Professor Suzanne Garland, A/Professor Dorota Gertig, Professor John Wark, A/Professor Sepehr Tabrizi, Professor Marian Pitts, Dr Bircan Erbas
The University of Melbourne
The cause of cervical cancer (neck of the womb) is a virus called
human papillomavirus (HPV). This virus is extremely common, with many
sexually active women being infected early in their sexual life.
women however clear the virus. In a small proportion of women the virus
becomes persistent and can lead to abnormal cellular changes of the
cervix as it is picked up on a Pap smear. Treatment of these
abnormalities prevents development of cancer. Why some women develop
persistent infection and others not is unknown.
Similarly we do
not understand why some women develop cancer and others do not. It is
recognized that those who smoke, long-term use of the oral
contraceptive pill, have other infections such as Chlamydia and genital
herpes are more at risk of progression. There may be some genetic
factors also which determine why some women once infected have chronic
infection with the ultimate development of cancer.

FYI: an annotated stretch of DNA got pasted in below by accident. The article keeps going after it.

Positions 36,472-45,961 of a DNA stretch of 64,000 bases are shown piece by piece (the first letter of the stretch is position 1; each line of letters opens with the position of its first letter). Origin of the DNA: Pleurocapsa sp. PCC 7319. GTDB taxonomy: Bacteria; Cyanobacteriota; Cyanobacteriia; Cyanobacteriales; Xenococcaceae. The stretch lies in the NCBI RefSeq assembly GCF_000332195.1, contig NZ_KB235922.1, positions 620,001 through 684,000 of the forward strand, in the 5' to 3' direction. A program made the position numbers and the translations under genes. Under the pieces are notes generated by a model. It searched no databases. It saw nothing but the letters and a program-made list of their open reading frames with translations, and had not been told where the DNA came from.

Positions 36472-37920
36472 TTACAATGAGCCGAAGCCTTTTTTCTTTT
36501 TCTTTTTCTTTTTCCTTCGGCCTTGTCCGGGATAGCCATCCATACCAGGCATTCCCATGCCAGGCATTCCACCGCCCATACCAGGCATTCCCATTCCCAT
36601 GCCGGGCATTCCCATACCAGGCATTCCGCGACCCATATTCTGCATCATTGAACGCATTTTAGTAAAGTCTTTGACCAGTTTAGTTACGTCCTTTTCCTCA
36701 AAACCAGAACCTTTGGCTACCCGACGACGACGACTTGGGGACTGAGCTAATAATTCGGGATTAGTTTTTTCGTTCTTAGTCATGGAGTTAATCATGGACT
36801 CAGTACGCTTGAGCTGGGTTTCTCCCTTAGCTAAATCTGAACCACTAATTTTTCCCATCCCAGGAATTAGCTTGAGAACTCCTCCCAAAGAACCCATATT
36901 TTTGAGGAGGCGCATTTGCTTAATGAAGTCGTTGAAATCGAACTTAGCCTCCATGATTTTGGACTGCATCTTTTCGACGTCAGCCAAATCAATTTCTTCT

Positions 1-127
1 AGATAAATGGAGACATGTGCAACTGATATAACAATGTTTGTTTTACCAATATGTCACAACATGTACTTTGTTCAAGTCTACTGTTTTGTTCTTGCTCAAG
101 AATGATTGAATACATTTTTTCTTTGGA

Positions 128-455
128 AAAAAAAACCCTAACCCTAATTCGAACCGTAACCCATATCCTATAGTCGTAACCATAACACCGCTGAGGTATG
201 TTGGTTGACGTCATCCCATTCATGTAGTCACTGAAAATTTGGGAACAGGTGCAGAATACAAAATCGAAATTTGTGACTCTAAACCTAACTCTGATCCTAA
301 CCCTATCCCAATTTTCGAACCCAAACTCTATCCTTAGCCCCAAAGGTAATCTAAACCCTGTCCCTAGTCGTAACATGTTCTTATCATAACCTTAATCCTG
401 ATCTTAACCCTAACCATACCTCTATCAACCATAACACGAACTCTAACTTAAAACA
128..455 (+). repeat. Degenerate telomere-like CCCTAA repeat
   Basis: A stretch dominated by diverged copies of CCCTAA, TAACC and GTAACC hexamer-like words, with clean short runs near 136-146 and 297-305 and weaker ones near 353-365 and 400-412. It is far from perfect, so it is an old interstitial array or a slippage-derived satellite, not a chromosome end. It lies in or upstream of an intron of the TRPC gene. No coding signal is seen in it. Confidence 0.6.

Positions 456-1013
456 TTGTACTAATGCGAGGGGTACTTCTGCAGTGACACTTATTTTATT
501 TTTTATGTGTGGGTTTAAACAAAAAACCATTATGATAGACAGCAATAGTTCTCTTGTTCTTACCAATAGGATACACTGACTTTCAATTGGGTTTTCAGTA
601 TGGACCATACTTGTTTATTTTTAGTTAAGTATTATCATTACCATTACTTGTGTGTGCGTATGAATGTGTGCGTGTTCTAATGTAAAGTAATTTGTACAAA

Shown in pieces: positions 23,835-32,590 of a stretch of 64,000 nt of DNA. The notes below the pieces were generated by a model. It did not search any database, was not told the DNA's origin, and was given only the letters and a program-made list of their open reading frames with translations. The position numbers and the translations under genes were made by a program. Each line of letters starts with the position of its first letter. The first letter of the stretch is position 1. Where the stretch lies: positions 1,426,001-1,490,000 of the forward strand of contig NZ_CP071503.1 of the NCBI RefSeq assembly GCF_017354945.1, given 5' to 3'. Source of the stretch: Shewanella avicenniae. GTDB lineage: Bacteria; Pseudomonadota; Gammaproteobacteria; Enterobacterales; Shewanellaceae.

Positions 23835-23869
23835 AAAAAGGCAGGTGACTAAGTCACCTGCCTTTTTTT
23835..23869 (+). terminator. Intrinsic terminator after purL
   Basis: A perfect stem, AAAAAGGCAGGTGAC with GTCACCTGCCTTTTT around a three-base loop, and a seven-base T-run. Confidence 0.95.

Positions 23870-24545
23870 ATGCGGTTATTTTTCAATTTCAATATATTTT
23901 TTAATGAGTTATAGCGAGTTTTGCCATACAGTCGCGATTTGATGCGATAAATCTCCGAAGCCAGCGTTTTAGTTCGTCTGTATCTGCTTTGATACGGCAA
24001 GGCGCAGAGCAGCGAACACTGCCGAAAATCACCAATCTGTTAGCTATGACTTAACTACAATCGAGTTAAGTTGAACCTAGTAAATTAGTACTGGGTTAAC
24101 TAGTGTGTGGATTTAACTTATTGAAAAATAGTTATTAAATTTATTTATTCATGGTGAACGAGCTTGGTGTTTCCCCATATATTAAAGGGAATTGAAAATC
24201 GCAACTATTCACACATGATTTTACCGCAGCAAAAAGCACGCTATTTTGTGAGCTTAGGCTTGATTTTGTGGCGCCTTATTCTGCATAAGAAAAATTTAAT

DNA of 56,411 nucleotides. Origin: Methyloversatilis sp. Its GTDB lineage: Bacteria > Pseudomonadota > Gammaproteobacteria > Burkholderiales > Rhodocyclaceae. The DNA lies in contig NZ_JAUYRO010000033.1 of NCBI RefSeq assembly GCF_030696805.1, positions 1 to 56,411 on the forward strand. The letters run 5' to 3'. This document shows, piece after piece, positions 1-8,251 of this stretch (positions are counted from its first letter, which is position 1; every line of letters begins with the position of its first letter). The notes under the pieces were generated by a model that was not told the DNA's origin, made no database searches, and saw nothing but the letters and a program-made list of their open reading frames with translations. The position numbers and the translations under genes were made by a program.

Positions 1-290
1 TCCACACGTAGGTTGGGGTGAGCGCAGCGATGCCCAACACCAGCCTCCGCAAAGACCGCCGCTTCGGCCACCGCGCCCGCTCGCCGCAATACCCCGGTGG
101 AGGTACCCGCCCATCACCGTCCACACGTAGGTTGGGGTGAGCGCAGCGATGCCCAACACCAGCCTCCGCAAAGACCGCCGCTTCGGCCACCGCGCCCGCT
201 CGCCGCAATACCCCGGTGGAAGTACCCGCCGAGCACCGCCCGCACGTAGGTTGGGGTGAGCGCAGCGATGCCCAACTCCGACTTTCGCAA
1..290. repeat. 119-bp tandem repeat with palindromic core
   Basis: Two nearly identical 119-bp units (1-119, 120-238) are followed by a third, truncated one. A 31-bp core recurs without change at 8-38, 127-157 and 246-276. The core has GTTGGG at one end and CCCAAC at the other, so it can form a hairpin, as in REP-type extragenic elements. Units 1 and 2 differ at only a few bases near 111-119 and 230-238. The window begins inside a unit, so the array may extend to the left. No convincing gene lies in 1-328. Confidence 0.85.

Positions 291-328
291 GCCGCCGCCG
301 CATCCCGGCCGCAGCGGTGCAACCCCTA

One way to
evaluate environmental from genetic effects is to study twins. If the
risk is greater in twins in general it is more like to be due to
genetics. This is particularly so if the risk is greater in identical
twins as compared to non identical twins. The study proposes to study
twins with abnormal Paps (as a likelihood of underlying chronic
infection from HPV), to define the HPV they may have been infected
Another way to see if they have had infection previously
will be to take a blood test. Twin pairs whereby both have been
infected with HPV will be compared for:
- the development of persistent infection with HPV (2x tests positive at least 12 months apart); and
- development of abnormal cells on Pap suggesting high-grade
abnormality (the lesion recognized occurring before cancer develops).
We will compare the outcome for 1 and 2 above and link this with
identical versus non-identical status, plus various environmental risk
factors (these will be determined by a questionnaire give to the women).
Cancer Council Research Grant
Award / Duration
Research Grant: 2007